Touch-Sensing Tape Measure with an Automatic Registering Function Touch-Sensing Tape Measure with an Automatic Registering Function

Professor Toshiya Yoshida
Department of Electrical and Electronic Engineering
School of Engineering

This provides a new tape measure. The tape is a kind of touch panel with long length and flexibility. The location data of the touched point on the surface is automatically registered in a PC. When two points are touched simultaneously the distance data between the two points is measured.

Grasping Forceps with Sensors for Stiffness Estimation Grasping Forceps with Sensors for Stiffness Estimation

Assistant Professor Kenta Kuwana
Department of Precision Machinery Engineering
School of Engineering

In thoracoscopic surgery, it is difficult for surgeons to feel tactile sense because the surgery is conducted by using special endoscopic instruments. To assist the tactile sense of surgeons, we developed a grasping forceps with MEMS (Micro Electro Mechanical Systems) sensors. We can estimate the stiffness of the target objects by using these forceps.

A Study of Social Graph Analysis for Preschool Education Using Face Authentication A Study of Social Graph Analysis for Preschool Education Using Face Authentication

Professor Makoto Hasegawa
Department of Information and Communication
Engineering, School of Engineering

Social graph analysis for preschool education is being discussed. The social graph describes the relation between preschool children, moreover the relation between the children and teachers. It is created by face recognition and authentication systems that performs an identification for children and the preschool teacher from video capturing.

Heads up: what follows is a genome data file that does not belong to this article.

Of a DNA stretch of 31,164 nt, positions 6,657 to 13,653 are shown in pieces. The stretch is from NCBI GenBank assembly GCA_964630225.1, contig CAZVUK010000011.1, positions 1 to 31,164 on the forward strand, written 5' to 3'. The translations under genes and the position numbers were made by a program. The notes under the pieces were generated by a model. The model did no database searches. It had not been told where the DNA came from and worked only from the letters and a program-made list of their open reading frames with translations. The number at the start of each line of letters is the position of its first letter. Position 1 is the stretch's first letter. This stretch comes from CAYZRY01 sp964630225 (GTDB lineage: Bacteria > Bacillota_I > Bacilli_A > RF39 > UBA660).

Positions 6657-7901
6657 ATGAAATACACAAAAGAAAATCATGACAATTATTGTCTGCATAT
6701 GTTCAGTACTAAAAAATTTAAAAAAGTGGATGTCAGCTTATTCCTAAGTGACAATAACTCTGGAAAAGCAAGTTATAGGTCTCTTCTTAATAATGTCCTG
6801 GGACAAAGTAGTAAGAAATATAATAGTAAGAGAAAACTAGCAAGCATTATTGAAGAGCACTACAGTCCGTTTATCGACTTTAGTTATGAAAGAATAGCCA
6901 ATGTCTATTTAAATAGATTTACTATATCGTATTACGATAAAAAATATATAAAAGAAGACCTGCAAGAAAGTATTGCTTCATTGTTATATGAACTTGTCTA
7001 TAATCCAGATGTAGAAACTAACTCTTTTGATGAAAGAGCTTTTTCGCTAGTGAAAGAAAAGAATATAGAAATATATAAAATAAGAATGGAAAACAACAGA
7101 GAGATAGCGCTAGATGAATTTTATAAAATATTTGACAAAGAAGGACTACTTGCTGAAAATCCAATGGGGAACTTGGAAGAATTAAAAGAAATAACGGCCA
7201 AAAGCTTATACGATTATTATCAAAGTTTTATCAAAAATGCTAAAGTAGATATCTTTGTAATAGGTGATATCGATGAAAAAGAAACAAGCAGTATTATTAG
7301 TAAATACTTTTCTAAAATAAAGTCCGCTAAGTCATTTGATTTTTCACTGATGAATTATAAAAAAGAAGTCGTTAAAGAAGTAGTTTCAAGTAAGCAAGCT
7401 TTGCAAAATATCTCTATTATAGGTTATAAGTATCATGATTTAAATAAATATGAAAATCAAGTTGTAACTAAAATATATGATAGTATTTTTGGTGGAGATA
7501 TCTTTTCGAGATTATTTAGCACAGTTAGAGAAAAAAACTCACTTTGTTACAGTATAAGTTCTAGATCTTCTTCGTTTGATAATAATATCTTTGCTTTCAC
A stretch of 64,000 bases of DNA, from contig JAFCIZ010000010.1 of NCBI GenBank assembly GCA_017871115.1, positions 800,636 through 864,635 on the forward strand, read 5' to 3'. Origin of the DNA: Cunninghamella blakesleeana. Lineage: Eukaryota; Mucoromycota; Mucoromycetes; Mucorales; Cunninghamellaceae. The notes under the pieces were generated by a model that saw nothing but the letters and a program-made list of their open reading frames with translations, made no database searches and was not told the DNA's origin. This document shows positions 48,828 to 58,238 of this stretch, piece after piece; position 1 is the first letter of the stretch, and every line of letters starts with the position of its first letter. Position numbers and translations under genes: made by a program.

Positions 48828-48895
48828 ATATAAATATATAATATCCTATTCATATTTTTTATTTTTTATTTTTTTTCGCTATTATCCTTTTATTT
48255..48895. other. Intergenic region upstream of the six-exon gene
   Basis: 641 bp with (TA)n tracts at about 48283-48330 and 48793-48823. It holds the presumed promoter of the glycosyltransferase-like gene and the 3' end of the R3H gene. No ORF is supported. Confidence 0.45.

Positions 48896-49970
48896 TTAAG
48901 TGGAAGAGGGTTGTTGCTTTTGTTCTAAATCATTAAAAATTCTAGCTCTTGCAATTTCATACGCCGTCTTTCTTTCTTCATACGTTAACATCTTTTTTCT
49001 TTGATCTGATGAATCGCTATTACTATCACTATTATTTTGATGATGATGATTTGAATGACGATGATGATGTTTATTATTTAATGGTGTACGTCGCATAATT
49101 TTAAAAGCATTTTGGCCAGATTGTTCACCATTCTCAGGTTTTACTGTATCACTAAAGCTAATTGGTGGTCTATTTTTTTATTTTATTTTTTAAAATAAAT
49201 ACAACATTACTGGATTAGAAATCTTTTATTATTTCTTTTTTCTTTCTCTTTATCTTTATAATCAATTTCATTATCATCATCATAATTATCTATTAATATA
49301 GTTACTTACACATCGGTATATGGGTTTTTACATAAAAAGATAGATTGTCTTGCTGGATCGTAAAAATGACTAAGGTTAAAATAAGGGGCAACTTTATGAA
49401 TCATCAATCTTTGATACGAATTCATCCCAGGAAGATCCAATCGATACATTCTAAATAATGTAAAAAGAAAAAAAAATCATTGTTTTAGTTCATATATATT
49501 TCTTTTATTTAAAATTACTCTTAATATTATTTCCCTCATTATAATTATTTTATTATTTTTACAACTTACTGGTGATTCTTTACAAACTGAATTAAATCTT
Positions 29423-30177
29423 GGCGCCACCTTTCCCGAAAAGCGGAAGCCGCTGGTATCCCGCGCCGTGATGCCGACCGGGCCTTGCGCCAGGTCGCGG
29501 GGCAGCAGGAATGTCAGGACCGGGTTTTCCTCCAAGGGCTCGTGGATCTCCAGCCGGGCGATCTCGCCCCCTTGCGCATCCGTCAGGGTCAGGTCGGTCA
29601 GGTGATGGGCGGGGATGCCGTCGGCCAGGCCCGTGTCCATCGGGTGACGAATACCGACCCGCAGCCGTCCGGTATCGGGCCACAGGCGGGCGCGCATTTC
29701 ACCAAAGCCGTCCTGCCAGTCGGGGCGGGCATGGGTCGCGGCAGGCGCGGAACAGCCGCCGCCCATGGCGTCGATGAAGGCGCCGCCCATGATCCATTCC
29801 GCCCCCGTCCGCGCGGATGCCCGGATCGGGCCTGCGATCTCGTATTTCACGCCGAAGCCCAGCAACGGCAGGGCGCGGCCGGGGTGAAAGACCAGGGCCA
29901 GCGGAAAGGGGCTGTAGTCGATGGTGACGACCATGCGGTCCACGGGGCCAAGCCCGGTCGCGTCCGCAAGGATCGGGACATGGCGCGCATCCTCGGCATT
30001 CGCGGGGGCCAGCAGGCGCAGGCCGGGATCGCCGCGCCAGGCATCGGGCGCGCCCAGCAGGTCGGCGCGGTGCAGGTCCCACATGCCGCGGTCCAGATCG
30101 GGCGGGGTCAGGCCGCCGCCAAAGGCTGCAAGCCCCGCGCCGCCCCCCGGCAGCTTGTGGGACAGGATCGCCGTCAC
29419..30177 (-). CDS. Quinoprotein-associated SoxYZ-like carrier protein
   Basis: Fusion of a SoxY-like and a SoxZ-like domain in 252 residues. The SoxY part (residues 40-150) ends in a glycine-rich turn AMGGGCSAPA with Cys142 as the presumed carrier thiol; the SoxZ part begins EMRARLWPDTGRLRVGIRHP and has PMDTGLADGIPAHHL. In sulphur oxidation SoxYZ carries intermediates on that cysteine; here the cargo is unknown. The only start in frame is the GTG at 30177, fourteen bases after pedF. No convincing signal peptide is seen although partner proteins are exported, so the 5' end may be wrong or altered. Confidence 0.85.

Syntheses and Evaluation of Stimuli-Responsive Color-Changeable Functional Polymer Complexes Syntheses and Evaluation of Stimuli-Responsive Color-Changeable Functional Polymer Complexes

Professor Takayuki Suzuki
Department of Applied Chemistry
School of Engineering

We have been studying functional polymer complexes, which show color change repeatedly responding to several stimuli: oxygen in air, hydronium ion (pH), and heavy-metal ions in water. The reversible color change is useful for detecting a certain target substance. Some polymer complexes display photo-reversible adsorption of oxygen or metal ions.

Advanced Machining Processes in Autonomous Manufacturing Systems Advanced Machining Processes in Autonomous Manufacturing Systems

Professor Takashi Matsumura
Department of Mechanical Engineering
School of Engineering

Machining processes of advanced materials used for aerospace, automobile, information technology, energy and medical industries were studied to achieve high machining qualities at high machining rates.
The machining phenomena are modelled scientifically to control the processes with the simulations in the autonomous manufacturing systems. The developed simulation software is now running in the manufacturing divisions of aerospace and the automobile companies.

Development of Novel Solar Cells Using Functional Silicon Nanostructures Development of Novel Solar Cells Using Functional Silicon Nanostructures

Professor Kenji Hirakuri and Associate Professor Keisuke Sato
Department of Electrical and Electronic Engineering
School of Engineering

We have taken on the challenge of developing silicon nanostructures having outstanding functions such as conductivity, fluorescence, and magnetism. Toward the development of environmental and energy fields, we are engaged in the fabrication of novel solar cells combining functional silicon nanostructures with organic polymers.

Related content